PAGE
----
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    10-year Treasury yield falls below 4% as Powell says Fed likely to cut this year

    The 10-year U.S. Treasury yield declined below 4% on Wednesday for the first time in roughly two weeks as the Federal Reserve Chair Jerome Powell said the central bank would likely cut rates this year.

    The 10-year Treasury yield fell about 10 basis points to 3.96%. The yield on the 2-year Treasury was last down about 14 basis points at 4.22%.

    Yields and prices move in opposite directions and one basis point is equivalent to 0.01%.

    “We believe that our policy rate is likely at its peak for this tightening cycle and that if the economy evolves broadly as expected, it will likely be appropriate to begin dialing back policy restraint at some point this year,” Powell said on Wednesday afternoon.

    Bond yields moved slightly higher after the Federal Reserve released its updated policy statement on Wednesday afternoon, but the 10-year did not jump back above the 4% level. While the central bank held its benchmark interest rate steady, as expected, the Fed made a few key tweaks to its statement language.

    Notably, the Fed added language that said it wasn’t ready to cut rates just yet.

    “The Committee does not expect it will be appropriate to reduce the target range until it has gained greater confidence that inflation is moving sustainably toward 2 percent,” the statement said.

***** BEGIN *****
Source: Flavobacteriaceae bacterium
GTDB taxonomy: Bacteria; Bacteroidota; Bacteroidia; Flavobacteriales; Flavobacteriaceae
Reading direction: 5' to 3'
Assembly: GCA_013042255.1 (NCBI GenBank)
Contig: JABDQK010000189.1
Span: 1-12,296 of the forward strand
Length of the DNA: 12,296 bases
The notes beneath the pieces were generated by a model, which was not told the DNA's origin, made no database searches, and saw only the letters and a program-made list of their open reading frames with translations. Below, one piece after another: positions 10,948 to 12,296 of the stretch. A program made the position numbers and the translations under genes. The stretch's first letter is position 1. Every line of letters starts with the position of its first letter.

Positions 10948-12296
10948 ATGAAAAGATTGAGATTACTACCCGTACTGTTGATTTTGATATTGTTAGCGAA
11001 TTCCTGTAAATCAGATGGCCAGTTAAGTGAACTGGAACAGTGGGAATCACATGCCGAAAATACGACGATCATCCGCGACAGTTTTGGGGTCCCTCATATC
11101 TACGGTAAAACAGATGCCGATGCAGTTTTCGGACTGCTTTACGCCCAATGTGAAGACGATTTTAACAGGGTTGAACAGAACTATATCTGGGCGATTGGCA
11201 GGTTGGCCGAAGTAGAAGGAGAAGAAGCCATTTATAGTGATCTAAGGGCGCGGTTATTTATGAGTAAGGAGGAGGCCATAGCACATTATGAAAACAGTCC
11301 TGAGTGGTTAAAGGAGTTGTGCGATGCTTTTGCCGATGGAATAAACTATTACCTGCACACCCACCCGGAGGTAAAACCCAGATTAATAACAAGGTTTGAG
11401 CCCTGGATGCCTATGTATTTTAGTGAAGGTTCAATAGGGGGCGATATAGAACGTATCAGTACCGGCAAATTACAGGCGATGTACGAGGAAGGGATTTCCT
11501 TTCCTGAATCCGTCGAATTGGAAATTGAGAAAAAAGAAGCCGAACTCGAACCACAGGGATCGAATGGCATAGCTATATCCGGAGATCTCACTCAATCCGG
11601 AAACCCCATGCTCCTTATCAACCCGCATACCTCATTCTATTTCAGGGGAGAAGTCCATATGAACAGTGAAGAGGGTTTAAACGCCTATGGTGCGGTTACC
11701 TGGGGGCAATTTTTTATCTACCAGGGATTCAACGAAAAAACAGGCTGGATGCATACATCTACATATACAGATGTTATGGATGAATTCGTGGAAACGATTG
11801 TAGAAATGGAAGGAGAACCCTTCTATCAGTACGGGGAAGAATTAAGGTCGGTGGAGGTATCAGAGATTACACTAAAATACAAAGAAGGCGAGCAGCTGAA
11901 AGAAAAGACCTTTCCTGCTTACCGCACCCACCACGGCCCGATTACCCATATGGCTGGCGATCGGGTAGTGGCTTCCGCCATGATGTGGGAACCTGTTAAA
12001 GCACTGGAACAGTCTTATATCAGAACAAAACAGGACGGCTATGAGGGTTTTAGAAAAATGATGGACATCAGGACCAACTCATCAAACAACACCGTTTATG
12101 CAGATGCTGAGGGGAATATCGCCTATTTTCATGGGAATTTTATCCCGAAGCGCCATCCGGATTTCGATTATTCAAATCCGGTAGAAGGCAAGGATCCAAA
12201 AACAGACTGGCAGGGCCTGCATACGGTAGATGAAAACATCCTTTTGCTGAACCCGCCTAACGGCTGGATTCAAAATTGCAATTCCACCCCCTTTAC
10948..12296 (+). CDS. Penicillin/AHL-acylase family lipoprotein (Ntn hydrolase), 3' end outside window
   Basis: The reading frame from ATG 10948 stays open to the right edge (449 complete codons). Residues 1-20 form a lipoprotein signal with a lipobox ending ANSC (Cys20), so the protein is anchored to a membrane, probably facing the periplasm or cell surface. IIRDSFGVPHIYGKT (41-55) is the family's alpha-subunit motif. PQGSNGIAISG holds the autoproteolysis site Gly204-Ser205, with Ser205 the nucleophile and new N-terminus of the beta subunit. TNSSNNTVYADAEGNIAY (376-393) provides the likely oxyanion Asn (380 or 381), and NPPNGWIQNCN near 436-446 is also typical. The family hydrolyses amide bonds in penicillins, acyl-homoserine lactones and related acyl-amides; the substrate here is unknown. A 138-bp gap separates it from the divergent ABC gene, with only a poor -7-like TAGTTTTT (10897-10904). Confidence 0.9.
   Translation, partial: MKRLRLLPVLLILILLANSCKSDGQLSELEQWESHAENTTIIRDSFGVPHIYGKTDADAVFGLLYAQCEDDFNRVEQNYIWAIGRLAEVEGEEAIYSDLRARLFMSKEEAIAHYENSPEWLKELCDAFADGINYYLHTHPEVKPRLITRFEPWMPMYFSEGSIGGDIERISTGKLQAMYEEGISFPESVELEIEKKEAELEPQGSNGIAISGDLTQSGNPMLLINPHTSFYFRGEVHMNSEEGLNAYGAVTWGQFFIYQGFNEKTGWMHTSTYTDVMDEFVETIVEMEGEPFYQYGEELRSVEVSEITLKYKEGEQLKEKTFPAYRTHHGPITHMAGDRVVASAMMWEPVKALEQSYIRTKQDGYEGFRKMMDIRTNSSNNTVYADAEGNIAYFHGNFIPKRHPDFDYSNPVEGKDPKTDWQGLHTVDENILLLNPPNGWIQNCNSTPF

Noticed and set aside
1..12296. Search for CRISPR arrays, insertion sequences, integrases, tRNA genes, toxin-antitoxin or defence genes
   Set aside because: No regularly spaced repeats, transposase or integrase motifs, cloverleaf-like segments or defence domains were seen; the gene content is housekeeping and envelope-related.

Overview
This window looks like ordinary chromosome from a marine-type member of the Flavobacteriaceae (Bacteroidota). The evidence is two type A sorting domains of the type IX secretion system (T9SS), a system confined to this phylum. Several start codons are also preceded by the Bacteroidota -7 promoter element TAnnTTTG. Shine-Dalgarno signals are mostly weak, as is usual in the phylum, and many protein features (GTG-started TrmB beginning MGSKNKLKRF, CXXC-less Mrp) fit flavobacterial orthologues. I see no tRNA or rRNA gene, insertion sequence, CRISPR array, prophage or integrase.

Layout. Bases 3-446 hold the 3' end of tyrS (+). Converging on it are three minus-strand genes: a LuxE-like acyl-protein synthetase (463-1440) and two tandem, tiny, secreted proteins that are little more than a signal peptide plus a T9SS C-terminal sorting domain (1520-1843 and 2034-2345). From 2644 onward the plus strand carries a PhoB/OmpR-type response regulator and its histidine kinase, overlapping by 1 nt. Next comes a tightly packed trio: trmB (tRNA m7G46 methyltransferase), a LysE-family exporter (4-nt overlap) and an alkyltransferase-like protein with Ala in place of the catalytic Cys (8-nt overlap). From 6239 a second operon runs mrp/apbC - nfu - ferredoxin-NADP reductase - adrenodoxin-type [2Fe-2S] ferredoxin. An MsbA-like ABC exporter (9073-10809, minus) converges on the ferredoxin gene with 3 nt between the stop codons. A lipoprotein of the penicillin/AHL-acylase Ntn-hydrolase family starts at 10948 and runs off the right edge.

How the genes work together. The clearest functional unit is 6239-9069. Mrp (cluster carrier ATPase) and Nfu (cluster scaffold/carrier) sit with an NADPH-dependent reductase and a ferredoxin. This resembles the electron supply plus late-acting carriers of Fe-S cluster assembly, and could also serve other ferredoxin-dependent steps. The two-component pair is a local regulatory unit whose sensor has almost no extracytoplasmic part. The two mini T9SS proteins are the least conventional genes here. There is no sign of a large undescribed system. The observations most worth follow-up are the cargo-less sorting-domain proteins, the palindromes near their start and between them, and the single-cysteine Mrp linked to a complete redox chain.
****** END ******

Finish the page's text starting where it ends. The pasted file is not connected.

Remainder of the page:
However, the Fed also removed a part of the statement about monitoring certain economic and financial conditions for potential “additional policy firming.” Traders could interpret that change as an admission from the central bank that it is more likely to cut rates than hike them going forward.

    Traders will be weighing the changes in the statement and comments from Fed Chair Jerome Powell to determine whether the central bank is leaning toward rate cuts at its March or May meetings, or even further in the future.

    “The statement is very benign in our view – the Fed has been shifting its rhetoric in a dovish direction since the summer, something that will continue amid ongoing disinflation and cooler labor conditions. We continue to think the ‘sustainability’ threshold has been achieved, which is why a cut in Mar remains more likely than not,” said Adam Crisafulli of Vital Knowledge.

    This Fed update comes as recent economic data, including the personal consumption expenditures price index, the Fed’s favored inflation gauge, have suggested that pressures from higher prices are easing.

    ADP data Wednesday showed private payroll growth decelerated to 107,000 in January, while economists polled by Dow Jones forecast 150,000. The slowdown in the first month of 2024 was also below the downwardly revised 158,000 in December.

    Ahead of Wednesday’s update from the Fed, traders were pricing in a roughly 45% chance of a rate cut being announced at the next central bank meeting in March, CME Group’s FedWatch tool showed, based on prices for interest rate futures contracts.

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